South St. Louis County News

St. Louis Call Newspapers

South St. Louis County News

St. Louis Call Newspapers

South St. Louis County News

St. Louis Call Newspapers

Fight against Weber proposal brings south county together

Opponents of the solid waste transfer station at the intersection of Baumgartner and Old Baumgartner roads June 19 came from both sides of the political aisle and all walks of life.

Conversations throughout the gymnasium noted how no issue in recent memory has united the people of south county as much as opposition to Fred Weber’s proposal.

“I remember when the election for a new city called South Pointe took place, the County told us they’d take care of us,” said Capt. Dennis George, former commander of the South County Precinct of the St. Louis County Police Department, now retired. He said his home would be within 500 yards of the facility.

“Boy, they sure took care of us,” George said.

“We’re bringing 2,000 to 3,000 new commuters to this community,” said Lori Thompson, director of Physical Facilities for St. Louis Community College. “We would ask that the Department Of Health consider the safety of our students and staff.”

“I came here from Florida,” said Rev. Bruce McCoy, of Canaan Baptist Church. His church operates a day care center near the proposed waste transfer facility. “If you think it won’t smell, I know of swamp land in Florida that’s for sale.”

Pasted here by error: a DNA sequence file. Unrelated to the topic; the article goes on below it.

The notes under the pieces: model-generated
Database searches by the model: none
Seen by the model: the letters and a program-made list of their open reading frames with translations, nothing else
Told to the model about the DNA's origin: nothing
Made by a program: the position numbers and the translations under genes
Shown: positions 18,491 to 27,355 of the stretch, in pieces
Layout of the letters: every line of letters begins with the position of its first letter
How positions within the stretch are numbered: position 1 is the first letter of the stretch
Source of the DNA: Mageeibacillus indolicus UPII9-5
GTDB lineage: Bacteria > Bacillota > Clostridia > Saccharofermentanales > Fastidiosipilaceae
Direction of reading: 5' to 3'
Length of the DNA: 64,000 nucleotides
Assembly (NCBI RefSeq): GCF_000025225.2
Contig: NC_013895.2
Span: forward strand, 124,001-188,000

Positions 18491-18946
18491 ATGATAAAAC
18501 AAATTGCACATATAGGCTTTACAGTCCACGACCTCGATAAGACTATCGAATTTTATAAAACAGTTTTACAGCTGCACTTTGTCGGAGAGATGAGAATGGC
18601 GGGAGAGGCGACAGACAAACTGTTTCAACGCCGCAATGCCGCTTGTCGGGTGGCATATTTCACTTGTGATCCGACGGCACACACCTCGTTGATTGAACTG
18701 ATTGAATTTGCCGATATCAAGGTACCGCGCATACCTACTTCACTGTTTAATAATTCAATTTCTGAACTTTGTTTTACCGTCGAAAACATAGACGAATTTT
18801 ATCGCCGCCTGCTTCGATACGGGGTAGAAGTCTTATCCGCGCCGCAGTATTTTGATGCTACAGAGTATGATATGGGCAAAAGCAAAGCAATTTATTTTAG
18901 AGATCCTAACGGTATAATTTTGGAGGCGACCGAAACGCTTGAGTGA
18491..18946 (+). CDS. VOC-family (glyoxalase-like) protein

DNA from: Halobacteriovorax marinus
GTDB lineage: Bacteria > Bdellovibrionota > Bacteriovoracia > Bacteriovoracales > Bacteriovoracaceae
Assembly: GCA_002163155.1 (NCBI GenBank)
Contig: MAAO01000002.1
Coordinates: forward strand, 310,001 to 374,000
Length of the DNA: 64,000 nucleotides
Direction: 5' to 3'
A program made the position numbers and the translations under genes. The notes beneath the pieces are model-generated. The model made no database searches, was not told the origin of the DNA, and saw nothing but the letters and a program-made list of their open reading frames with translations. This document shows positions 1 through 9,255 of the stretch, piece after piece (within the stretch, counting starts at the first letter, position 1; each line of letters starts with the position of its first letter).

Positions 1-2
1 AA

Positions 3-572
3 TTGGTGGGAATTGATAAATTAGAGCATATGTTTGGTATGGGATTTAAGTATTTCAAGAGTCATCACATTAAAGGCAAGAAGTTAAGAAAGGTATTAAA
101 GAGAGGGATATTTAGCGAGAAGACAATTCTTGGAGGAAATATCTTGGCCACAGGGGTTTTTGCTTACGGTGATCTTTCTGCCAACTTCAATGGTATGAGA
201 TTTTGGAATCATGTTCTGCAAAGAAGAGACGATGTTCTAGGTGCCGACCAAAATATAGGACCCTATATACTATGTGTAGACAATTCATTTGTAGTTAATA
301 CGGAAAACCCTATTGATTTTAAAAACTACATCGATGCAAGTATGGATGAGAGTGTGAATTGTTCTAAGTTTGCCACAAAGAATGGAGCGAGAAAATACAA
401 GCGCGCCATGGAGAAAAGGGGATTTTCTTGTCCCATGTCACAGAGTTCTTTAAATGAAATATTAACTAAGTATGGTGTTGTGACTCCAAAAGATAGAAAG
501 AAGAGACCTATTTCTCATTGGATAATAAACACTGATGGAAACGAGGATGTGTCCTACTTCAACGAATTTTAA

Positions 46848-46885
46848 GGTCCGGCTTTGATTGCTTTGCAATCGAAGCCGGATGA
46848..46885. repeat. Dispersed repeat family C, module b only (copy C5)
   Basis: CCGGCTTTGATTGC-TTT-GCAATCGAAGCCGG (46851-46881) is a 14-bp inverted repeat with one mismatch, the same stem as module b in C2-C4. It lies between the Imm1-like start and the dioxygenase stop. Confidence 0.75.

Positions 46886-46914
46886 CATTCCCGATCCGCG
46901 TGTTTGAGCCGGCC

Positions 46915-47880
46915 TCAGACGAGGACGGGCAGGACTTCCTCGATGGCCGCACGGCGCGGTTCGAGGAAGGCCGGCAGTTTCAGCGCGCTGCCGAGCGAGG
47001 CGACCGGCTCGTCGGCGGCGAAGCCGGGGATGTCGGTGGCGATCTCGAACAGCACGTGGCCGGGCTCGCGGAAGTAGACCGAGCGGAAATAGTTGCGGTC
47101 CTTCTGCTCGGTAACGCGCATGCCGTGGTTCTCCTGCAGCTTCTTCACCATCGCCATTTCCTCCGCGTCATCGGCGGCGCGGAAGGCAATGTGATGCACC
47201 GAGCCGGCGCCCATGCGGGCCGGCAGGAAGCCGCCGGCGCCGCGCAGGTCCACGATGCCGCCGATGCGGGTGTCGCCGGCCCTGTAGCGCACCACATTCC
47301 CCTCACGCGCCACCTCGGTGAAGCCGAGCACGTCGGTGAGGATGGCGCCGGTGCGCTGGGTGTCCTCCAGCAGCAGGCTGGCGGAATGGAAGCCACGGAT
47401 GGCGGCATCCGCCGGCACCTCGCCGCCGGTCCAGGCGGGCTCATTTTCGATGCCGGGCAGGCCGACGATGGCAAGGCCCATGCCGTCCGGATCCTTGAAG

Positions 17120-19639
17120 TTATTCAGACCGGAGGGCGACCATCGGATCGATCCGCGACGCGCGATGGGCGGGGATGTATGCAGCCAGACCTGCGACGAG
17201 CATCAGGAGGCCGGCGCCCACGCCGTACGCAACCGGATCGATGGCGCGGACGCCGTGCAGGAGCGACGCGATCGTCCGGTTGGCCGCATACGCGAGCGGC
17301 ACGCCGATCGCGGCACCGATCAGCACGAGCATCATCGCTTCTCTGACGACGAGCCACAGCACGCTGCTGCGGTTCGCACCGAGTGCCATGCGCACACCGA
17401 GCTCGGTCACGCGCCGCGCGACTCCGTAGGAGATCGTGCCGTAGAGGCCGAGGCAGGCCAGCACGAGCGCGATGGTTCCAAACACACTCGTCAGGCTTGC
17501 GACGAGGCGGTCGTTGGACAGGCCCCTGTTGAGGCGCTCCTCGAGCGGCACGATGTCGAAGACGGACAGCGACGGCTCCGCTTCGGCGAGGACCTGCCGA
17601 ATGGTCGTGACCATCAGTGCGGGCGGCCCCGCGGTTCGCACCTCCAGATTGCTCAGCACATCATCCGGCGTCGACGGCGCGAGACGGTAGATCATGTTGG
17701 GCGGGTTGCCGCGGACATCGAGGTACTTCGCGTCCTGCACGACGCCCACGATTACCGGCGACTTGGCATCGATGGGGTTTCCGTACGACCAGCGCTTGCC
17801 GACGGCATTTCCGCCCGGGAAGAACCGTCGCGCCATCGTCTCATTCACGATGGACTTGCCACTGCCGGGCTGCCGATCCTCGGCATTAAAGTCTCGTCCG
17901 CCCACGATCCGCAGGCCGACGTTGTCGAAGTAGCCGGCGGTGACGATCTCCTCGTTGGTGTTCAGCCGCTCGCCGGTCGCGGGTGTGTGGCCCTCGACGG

A resident of one subdivision presented a petition with 803 signatures to health officials in opposition to the site.

“Apparently in St. Louis County it’s not against zoning regulations to locate a solid waste station next to a day care center, but I’ll wager a day care center is not allowed to locate next to a solid waste transfer station,” said Bob Beckman.

“There should have been some type of dialogue between the community and Fred Weber,” said Councilman John Campisi.

Former Chamber of Commerce President Dave Thompson asked those present to indicate their support for the facility by saying yes, but no one spoke.

“How many people are opposed to this, say no,” Thompson asked.

“No,” roared the crowd.

“I’m a naive American,” he said. “I always thought that in a Democracy the majority rules.”

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